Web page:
|Derek Jeter had something to celebrate after the final out. (MIKE SEGAR/REUTERS)|
Yankees get some treats from Schilling
NEW YORK -- Unlike the cyberspace correspondent on the mound for the Red Sox last night, the late Red Smith, the Pulitzer Prize-winning columnist, limited his labors in Yankee Stadium to the press box. "Writing is easy," Smith once famously said. "You just open a vein and bleed."
Pitching can cost you a few corpuscles, too, as Curt Schilling can just as famously attest. And on nights when you're faced with double duty -- pitching, then blogging about it afterward -- both can be painful exercises.
Schilling may have to thumb through a thesaurus to come up with words to describe the beating he absorbed last night at the hands of the Yankees. They bolted to a 3-0 lead three hitters into the game, took Schilling deep twice in six innings, and amassed 12 hits, the most allowed by the righthander in three years, on the way to an 8-3 win behind Andy Pettitte in the rubber game of this three-game set.
"Inconsistent on counts and pitches," Schilling said. "Consistently inconsistent. Andy throwing the way he's throwing, the last thing you want to do is put your team in the hole, force them to be aggressive. We were never in this game because I couldn't execute.
"I don't think I threw any real good pitches that they got hits. Most of their hits were on mistakes that they hammered."
A crowd of 55,000 was still pouring off the subways and the Major Deegan Expressway when Johnny Damon opened with a double, Derek Jeter followed with an RBI single, and Hideki Matsui cracked a two-run home run in the first.
"Letter-high fastball, middle of the plate, it was supposed to be down and away," Schilling said cryptically about the home run.
The Yankees stitched together a bunt single, a throwing error by Julio Lugo, and two infield hits to make it 4-0 in the second. Alex Rodriguez doubled and scored on Jorge Posada's single in the third, and Doug Mientkiewicz, who had not gotten a hit off Schilling in six previous career at-bats, hit a home run off the facade of the upper deck to open the fourth, making it 6-0.
"I would say location of his fastball early really put him in a bind," Sox manager Terry Francona said.
The Yankees took two of three from the Sox and also were buoyed by the news that down the road in Trenton, N.J., Roger Clemens threw 102 pitches against Boston's Double A farm team, the Portland Sea Dogs, in what might have been his last rehearsal before he struts back onstage in the American League East.
Whether Clemens plays a leading role in a Yankee comeback or is relegated to bit player in a Sox runaway remains to be seen, but by the time the Yankees show up next weekend in Boston, Clemens is expected to be back in pinstripes.
"We can't worry about what they're doing," said Jason Varitek, invoking what has become a mantra in the Sox' clubhouse. "We just have to play good baseball."
The Yankees' win cut a game off the sizable lead Boston brought into the Bronx, the Sox heading to Texas with a 9 1/2-game advantage.
"We have to think about winning series," Yankees manager Joe Torre said. "This is just one. We have to be consistent. We haven't been able to be consistent, but we have to start now."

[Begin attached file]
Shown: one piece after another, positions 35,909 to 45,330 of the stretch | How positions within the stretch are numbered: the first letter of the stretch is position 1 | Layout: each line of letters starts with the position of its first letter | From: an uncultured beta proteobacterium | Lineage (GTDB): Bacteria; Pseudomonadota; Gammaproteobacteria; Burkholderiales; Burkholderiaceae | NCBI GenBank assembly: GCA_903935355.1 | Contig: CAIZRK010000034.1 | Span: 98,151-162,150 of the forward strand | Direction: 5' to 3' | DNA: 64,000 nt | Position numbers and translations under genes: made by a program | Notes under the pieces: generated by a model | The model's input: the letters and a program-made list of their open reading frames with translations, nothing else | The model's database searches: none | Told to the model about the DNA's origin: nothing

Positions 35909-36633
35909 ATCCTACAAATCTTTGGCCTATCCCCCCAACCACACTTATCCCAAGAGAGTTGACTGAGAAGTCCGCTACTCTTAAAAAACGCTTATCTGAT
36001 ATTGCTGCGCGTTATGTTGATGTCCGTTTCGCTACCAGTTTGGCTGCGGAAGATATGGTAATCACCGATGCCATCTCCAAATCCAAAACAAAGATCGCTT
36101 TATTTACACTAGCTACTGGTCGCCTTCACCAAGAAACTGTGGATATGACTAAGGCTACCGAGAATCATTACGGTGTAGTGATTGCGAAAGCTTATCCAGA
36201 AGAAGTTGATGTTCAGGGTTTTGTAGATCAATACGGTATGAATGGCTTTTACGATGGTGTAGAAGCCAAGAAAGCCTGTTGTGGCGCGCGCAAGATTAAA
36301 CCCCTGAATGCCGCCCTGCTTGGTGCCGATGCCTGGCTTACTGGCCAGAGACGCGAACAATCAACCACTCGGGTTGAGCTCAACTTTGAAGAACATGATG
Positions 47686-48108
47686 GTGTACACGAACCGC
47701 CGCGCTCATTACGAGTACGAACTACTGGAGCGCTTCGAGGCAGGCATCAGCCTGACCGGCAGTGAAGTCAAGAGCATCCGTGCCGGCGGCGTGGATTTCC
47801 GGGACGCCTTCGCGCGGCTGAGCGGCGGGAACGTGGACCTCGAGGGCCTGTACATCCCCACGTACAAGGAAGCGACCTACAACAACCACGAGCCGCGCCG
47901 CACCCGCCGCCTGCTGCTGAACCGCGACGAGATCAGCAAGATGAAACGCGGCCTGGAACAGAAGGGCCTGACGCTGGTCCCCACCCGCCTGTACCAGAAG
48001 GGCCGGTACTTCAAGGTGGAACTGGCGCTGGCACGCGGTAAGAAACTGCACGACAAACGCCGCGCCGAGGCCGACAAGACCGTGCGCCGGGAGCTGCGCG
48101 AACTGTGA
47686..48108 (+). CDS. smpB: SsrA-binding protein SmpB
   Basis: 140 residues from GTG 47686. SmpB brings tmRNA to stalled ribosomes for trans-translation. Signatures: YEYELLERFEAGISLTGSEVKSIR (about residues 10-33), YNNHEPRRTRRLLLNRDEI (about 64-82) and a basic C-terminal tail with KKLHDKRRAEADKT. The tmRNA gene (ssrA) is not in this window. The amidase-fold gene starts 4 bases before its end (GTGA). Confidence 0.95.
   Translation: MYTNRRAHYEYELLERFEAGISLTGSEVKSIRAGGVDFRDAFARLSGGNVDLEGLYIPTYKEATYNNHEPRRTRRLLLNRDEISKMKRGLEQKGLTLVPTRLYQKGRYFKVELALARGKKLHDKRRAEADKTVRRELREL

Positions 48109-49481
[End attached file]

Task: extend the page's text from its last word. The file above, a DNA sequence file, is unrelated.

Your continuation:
Last night, Clemens's close friend, Pettitte, limited the Sox to a run on nine hits in seven innings and living up to his reputation as a man you want on the mound after a loss. As a Yankee, Pettitte is 65-29 in games after a Bomber defeat.
The Sox did not advance a runner as far as third base in the first five innings. They finally broke through in the sixth on doubles by Manny Ramírez and Mike Lowell, who drove in his 37th run, tied for the team lead with David Ortiz.
Coco Crisp led off the eighth with a home run off reliever Kyle Farnsworth. It was Crisp's first of the season, ending a drought of 179 at-bats dating to Sept. 6, 2006, when he took Jose Contreras of the White Sox deep. Farnsworth then walked Ortiz and inexplicably had the notion that he should hold Ortiz close to the bag. That novel thought cost him a balk, as first baseman Mientkiewicz was playing off the bag, forcing Farnsworth to eat the ball. It then cost him a run, as Kevin Youkilis singled Ortiz home. Youkilis earlier had doubled, extending his hitting streak to 16 games.
The Yankees extended their lead against the Sox' bullpen. Jeter, who had three hits, tripled and scored on Matsui's single in the seventh, both hits coming off Brendan Donnelly.
Joel Piñeiro entered to pitch the eighth and got two quick outs, but Mientkiewicz doubled, his third hit, and scored on Damon's single, hit No. 3 for him as well.
The Yankees, who had 16 hits, then brought in Mariano Rivera to finish off the Sox. The Sox were hard on Rivera last month -- racking up seven hits and six runs in two innings against the Yankees closer. Rivera had to have wondered if he was in for another trying night when Wily Mo Peña hit a ground ball off the end of his bat that skidded down the first base line for a double.
But Rivera rebounded to retire the next two batters, Dustin Pedroia and Lugo, on called third strikes by umpire C.B. Bucknor, who rang up Crisp for the game's final out when he was unable to check his swing.
In all three games, the team that seized the lead early went on to win easily, with none of the momentum swings these teams are famous for when they play each other.
"Like we were talking about last night, scoring early, and not just one but a crooked number, and then if you add on, it makes it very difficult to win," said Francona. "That's exactly what they did tonight. Three in the first certainly don't beat you, but when they add one, one, one, it starts spreading it out, certainly makes it a lot more difficult to win."
Gordon Edes can be reached at firstname.lastname@example.org.